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Why Use Organic Body Products?

Information for Pregnancy and Beyond~

By Hillari Ladd: MH, NC, HHP, CMT, CIMT

When a woman first sees that little pink plus sign or has the first inclination that she may be pregnant her world vastly begins to change.   Filled with anticipation, she has the desire to make the best possible choices for herself as well as the new little being rapidly growing inside of her body.

Many of us start thinking about eating better (albeit the cravings that are sure to come), the occasional alcoholic drink is replaced with sparkling water and fruit juices, and the word organic becomes a household title word. Exercise routines are implemented and modified due to the rapid changes we see and feel taking place within our body.  Yet how many of us extend that little iconic word “organic” to body care products as well?  We slather a plethora of products onto our skin in hopes of reducing the risk of stretch marks, we wash and rewash our lustrous locks, take bubble baths to relax and pamper our ever growing selves– but how often do we read the labels and find out exactly what we are putting on our fabulous womanly physique?

If we begin to think of our skin as the layer between our external world and internal selves we truly start to see the importance of this magnificent organ. Yes, organ!  The dermal and epidermal layers of skin along with all of its components is the largest organ in (and about)  our body.  It not only keeps the external world on the outside where it belongs, it helps regulate most of our internal condition as well. Anything that we put topically onto our skin is absorbed into our bloodstream where it has the ability to affect other organs and internal systems as well as a growing fetus safely tucked within the womb.

There are countless products out there that are touted as “amazing, all natural, and will do wonders for your pregnant body”.  We want to hear from you, please leave comment. What are your favorite, “can-not-live-without” products?  Do you read their labels?

Reading the back labels of these “astounding” purchases will often times leave one stunned to say the least.  One tends to find unpronounceable words, that have little to no meaning within our realm of vocabulary. Commonly seen are words such as: Alkyl-phenol Ethoxylades, Benzyl, Coumarins, DEA, Elastin, Isobutylparaben, PGE, Phthalates, SLES, and TEA. Let me go into what a few of these common yet stupefying words truly are.
Benzoic/Benzyl/Benzene: Contains known carcinogens, endocrine disruptors, may cause birth defects. Found in shower gels, shampoos, bubble baths.

DEA/diethanolamine: A chemical used in wetting or thickening agent in shampoos, soaps, hairsprays, and sunscreens, blocks absorption of the nutrient choline, which is essential to brain development in a fetus.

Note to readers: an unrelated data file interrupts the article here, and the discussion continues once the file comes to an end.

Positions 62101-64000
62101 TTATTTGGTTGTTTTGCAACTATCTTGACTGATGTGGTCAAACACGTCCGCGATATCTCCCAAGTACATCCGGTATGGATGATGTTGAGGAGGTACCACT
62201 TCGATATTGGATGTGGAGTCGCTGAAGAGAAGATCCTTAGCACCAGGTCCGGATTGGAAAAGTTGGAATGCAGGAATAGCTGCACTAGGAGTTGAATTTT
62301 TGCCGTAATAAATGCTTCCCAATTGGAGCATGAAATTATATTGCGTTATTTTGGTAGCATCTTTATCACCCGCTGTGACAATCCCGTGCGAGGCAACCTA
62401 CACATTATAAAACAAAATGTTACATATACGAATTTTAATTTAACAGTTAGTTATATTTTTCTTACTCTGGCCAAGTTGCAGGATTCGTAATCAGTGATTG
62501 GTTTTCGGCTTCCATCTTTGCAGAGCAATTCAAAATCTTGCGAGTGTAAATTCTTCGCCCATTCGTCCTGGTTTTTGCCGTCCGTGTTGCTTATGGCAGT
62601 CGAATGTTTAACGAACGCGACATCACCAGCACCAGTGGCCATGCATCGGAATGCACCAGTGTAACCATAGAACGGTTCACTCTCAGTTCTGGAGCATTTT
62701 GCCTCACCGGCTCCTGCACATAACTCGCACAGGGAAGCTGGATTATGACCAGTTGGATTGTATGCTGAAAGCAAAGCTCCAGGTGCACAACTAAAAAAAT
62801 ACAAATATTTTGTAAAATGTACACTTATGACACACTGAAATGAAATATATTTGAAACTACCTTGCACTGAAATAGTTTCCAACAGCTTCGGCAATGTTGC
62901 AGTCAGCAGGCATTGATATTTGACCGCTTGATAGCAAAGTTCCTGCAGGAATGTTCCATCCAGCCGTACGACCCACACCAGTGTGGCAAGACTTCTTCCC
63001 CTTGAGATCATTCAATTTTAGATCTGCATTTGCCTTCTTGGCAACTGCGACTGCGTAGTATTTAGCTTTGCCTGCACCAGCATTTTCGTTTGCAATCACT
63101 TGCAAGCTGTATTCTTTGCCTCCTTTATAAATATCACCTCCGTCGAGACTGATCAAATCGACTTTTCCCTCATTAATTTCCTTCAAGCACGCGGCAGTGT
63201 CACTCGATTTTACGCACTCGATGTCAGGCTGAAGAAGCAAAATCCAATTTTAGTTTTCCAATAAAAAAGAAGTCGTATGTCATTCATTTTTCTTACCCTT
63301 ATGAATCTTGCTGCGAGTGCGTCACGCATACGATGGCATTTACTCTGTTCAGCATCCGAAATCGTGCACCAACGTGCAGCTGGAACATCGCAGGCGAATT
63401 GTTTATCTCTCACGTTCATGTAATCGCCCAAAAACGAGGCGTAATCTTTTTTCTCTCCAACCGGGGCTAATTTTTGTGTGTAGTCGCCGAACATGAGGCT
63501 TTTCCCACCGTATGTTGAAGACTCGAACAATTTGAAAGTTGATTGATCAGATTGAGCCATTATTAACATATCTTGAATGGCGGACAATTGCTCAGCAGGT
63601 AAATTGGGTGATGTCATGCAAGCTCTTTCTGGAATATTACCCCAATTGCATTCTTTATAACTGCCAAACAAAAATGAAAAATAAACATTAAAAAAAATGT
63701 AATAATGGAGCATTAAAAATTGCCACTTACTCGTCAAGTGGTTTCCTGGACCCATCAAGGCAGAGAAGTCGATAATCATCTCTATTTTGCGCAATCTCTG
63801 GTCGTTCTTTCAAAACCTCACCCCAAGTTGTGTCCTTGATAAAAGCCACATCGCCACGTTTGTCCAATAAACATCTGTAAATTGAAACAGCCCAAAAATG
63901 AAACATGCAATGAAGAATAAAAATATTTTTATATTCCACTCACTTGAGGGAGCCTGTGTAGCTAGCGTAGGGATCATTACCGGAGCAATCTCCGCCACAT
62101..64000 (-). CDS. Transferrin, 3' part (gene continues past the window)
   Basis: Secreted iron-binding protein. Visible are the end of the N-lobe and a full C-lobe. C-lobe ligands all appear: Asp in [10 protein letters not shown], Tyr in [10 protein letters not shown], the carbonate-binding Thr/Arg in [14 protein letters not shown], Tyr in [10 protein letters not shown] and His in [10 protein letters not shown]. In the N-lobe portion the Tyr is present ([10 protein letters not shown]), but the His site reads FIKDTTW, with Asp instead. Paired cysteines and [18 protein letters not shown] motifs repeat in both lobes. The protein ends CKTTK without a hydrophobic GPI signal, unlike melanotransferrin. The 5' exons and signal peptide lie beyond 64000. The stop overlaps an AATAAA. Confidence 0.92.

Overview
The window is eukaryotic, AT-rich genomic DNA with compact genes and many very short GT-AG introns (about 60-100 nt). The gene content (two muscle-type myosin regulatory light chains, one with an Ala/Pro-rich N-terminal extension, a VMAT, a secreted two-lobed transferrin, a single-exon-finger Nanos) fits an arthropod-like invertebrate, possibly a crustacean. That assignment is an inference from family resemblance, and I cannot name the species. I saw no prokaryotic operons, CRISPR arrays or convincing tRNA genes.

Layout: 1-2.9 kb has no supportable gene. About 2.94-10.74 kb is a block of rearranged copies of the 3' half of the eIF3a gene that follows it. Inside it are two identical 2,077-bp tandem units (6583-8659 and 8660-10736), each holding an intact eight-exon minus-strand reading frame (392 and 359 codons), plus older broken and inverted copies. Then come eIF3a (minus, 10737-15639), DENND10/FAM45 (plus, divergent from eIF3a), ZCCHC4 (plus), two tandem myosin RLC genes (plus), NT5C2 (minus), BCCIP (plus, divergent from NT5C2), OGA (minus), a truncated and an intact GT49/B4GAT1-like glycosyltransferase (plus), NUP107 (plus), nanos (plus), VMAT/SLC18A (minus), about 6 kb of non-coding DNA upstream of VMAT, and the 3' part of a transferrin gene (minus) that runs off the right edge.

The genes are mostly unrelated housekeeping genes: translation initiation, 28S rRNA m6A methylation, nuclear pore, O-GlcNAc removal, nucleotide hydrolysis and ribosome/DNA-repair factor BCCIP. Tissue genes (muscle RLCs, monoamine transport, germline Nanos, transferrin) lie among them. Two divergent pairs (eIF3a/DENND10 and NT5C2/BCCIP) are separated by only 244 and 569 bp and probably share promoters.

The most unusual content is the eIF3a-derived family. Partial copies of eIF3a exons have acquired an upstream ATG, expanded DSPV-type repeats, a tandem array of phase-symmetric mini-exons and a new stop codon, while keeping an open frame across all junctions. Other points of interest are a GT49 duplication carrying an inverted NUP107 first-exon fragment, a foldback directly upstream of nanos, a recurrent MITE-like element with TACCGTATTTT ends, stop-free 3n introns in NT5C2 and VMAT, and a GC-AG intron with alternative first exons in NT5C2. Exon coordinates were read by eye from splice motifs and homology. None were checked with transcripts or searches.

PGE (Polyethylene, polyetheylene glycol, polyoxyethylene, oxynol, {any ethoxylated compound including SLES}: May contain ¼ dioxane which is a possible carcinogen, estrogen mimic and endocrine disruptor. Avoid all ethyoxylated products as a precaution. Found in food and body care products.  side note: any chemical that has the ability to mimic estrogen makes the pregnant bodies job of producing progesterone (very necessary for development of a growing fetus, as well as our ability to maintain a vital pregnancy (ie: not miscarry) a much more difficult task).

Phenoxyethanol: Possibly connected to reproductive or developmental harm to fetus, potential for reduced fertility, classified as a toxic and an irritant.  Found in cosmetics and body care products.

Phthalates: Potential breast cancer risk and endocrine disruptor raising concern for impaired fertility or development of fetus, and increased risk for certain cancers. Gastrointestinal and liver toxicity hazard. Found in body products. (side note: anything that has potential toxicity to major organs are especially potentially detrimental during the developmental stages of these said organs.)

SLES (Sodium Laureth Sulfate): Ether mixtures may contain carcinogenic nitrosamines.  estrogen mimic, endocrine disruptor that allows other chemicals to penetrate skin more deeply and have better access to blood stream.  Found in shampoos, toothpaste, bubble bath, body wash and soaps.

Though this list is short, and yes unfortunately there are many many more that I could add, we begin to grasp the importance of the quality of products that we choose to use during pregnancy and beyond.  By no means is this list meant to scare the reader, it is simply information that I deem worthy of being shared. The long archive of scary potentials by no means is a definite to any of the above mentioned illnesses and yet we can not begin to change or world or make better choices without information.

Hillari is a mother of 1 soon to be 2 children, wife, business owner, master herbalist, holistic nutrition consultant, massage therapist, international massage therapy instructor, and teacher of urban fusion style belly dance. Her  businesses include an herbal product line (Eaglewood Herbs LLC) as well as a newly formed organic body care line called Recherch’e.

About Recherch’e Products: